The professional group, which came next, was composed of teachers, civil servants, technicians, physicians and lawyers. For the educators and teachers, I cannot submit an affidavit as yet. For technical reasons it is impossible for me to do so.

Concerning officials, I have Affidavit No. 40, made by Dr. Schenk, who also confirmed that at conferences of Hoheitstrager with their staff officers these groups did not participate, and he says that since 1943 the office for officials was closed down, for its work was considered insufficiently important.

Dealing with the offices, district and Gau offices, for technical science I have one affidavit given by Schoenberger (district technical office leader), of Cologne, who describes his activity, which was purely technical, in connection with electric

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power, building, transport, and so on. He says that he was called in only for practical work of a technical nature.

Affidavit 42 is from the Gau technical office leader for Pomerania, Mackels; he makes statements on the same lines as the previous witness; and says that all work had to be done without pay, and outside of his usual occupation.

Then follows the Office of Public Health. Here Affidavit No. 43 applies, which was sworn by a Dr. Sasse, head of the district public health office in Iserlohn. He says that the local leaders of the National Socialist Physicians' League were at the same time leaders of their respective Gau offices for public health. He states that he was consulted as far as professional work was concerned, but that at the inner staff conferences the physicians however were not admitted, so that they were not informed along political lines.

Then follow the tasks of the legal offices. Affidavit No. 44, by a district legal office leader, Dr. Steinhauser of Augsburg. He deals with the task of the Lawyers' League and he says that the legal offices which were attached to the staff had no political significance, since in 1942 they were dissolved as being non-essential to the war effort.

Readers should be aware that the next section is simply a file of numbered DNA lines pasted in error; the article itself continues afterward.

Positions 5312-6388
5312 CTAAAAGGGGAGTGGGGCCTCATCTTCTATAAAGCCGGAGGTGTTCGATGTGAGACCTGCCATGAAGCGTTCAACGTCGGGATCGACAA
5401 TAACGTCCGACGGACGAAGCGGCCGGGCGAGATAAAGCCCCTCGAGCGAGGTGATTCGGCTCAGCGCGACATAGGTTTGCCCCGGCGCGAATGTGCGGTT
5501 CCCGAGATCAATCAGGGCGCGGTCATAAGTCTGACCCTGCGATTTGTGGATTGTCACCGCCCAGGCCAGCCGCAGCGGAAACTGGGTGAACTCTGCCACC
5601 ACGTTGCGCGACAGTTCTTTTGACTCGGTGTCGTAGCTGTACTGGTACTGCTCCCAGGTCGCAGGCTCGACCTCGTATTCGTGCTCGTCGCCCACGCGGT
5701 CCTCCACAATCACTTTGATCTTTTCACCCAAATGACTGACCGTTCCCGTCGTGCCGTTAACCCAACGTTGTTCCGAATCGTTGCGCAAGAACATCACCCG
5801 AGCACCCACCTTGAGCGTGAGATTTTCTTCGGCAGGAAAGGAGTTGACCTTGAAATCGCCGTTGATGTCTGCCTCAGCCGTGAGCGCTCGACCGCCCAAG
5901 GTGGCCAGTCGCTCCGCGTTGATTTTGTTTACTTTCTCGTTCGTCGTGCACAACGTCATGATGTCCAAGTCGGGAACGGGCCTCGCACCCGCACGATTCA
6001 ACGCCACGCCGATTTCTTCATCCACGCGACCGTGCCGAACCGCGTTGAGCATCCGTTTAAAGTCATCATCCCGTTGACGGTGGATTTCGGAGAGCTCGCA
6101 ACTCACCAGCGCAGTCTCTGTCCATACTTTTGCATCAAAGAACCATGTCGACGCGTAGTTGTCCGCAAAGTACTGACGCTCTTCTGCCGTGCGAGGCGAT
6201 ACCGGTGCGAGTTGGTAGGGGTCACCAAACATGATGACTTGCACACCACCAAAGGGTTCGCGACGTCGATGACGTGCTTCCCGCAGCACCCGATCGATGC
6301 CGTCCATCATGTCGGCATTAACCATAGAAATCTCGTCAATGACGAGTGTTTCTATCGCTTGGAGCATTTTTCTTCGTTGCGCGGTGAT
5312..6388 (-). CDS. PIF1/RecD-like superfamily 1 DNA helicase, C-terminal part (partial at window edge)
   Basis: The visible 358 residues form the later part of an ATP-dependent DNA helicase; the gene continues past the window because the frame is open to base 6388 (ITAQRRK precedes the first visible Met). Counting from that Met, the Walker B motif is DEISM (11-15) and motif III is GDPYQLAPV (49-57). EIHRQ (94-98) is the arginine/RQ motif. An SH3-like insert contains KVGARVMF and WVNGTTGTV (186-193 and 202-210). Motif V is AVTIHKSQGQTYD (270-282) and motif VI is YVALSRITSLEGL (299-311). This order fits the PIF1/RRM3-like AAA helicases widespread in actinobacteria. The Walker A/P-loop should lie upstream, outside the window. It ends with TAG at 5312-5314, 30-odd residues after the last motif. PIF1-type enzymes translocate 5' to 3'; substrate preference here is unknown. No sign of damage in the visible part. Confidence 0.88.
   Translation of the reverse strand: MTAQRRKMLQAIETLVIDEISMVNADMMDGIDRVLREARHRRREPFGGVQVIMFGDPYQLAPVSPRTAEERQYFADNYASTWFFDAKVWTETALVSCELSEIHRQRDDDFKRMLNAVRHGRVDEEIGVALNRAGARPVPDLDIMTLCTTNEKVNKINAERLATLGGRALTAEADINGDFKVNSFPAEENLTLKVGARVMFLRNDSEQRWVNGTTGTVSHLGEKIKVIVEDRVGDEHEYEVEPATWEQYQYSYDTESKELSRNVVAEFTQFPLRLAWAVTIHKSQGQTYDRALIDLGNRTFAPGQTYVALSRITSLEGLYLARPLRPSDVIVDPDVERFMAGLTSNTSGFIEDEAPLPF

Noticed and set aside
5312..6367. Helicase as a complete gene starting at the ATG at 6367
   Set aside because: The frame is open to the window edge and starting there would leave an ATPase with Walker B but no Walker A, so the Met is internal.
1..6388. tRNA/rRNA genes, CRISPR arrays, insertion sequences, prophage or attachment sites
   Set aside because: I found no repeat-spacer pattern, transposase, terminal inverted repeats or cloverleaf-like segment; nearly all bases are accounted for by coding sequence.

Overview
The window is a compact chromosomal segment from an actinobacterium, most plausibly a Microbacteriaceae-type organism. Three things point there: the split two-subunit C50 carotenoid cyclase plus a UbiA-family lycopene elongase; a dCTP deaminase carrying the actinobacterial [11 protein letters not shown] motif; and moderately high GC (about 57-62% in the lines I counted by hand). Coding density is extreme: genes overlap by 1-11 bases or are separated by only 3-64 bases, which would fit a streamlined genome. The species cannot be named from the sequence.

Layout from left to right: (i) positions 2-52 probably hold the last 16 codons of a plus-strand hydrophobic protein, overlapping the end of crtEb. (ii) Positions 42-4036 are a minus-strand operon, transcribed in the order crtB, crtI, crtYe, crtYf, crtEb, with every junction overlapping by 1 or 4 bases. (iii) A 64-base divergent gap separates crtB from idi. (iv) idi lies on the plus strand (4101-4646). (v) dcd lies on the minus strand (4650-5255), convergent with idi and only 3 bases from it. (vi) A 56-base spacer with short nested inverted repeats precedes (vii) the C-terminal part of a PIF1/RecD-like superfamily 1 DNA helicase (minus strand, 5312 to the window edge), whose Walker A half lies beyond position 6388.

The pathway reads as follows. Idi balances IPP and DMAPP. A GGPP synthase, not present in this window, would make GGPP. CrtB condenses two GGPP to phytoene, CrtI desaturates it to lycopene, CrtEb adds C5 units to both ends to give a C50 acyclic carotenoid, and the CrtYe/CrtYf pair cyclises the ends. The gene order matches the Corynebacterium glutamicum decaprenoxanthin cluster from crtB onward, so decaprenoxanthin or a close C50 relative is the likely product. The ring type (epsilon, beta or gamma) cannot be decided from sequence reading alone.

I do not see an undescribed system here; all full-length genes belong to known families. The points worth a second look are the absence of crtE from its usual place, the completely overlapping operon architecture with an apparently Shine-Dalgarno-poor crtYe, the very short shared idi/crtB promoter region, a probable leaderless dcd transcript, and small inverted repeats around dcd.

The further group are expert offices and expert advisers, the DAF foremen, representatives of handicrafts and commerce, the office for agrarian policy, the office for communal policy, the economic consultants, and delegates for racial questions. In this connection, I should like to submit Affidavit No. 45, made by a district foreman of the DAF, from Neuulm, whose name is Haller. He describes in detail just what the DAF men had to do, what their position was, and emphasises that exclusively social work represented the only activity which was carried on in his sphere.

For the office of trade and commerce I cannot give you any affidavits, for I have no witness at my disposal.

Then follows Affidavit No. 46, made by the former Reich Minister for Food and Agriculture, Reich farmers' leader Darre. He deals extensively with the development of the Reich Food Administration and clarifies how far a farmers' leader can be active in the Party or how far he can belong to the Reich Food Administration, and shows that the Reich Food Administration was very independent of the Party and was an independent professional organization which, until 1942, succeeded in keeping to a great degree independent of the Party. He expresses his views on various questions in detail, particularly as regards the attitude of the Reich farmers' organization toward the Church.

Then I shall turn to the Office for Communal Politics. I have two affidavits; one made by Dr. Plank, of the Office for Communal Politics in Nuremberg. He says that the Party concerned itself with the so-called human leadership, whereas expert legal and administrative questions

THE PRESIDENT: Dr. Servatius, I do not know whether Sir David Maxwell Fyfe was going to refer us to these passages in Goering's evidence this evening; maybe he was. Perhaps we had better break off now because we may not be able to finish the whole of this affidavit summary. Were you, Sir David?

SIR DAVID MAXWELL FYFE: I was going to inform your Lordship of the fact that we had not been able to find any passages in the examination of the defendant Goering. It extends over certain ones. I hoped we had not missed them but we have been through them and cannot find them.

THE PRESIDENT: Well, then -